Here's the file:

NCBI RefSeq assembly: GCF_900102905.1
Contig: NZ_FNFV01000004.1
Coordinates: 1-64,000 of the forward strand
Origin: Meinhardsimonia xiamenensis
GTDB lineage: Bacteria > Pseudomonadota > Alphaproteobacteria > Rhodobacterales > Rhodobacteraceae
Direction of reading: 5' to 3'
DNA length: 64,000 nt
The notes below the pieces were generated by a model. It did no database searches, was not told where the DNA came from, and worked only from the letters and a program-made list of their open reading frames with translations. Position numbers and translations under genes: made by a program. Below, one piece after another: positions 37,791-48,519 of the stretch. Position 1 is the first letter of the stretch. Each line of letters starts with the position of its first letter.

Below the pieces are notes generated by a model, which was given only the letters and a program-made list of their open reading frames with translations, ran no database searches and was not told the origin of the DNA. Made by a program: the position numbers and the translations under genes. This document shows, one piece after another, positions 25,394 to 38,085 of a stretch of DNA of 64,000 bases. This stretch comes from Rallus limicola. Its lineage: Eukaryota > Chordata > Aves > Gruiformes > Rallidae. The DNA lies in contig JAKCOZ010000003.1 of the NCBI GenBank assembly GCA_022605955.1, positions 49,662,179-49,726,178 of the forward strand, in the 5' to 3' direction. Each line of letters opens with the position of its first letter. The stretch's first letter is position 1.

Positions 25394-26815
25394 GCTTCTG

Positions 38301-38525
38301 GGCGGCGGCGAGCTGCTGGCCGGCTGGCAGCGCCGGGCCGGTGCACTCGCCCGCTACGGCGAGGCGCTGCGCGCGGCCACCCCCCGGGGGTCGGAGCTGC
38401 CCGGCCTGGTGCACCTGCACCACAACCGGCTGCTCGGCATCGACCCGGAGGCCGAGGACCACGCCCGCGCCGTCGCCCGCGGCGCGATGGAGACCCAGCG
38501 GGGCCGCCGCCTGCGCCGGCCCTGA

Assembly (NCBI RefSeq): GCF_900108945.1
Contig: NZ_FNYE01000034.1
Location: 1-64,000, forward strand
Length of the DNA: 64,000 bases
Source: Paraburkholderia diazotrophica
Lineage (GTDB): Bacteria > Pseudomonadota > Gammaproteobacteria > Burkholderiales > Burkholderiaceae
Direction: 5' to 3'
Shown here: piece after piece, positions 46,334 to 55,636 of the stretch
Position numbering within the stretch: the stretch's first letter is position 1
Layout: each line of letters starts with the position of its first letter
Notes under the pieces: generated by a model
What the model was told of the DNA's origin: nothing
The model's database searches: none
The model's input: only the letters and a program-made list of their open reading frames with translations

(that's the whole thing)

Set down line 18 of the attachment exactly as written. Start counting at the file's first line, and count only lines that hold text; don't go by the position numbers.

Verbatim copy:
Location: 1-64,000, forward strand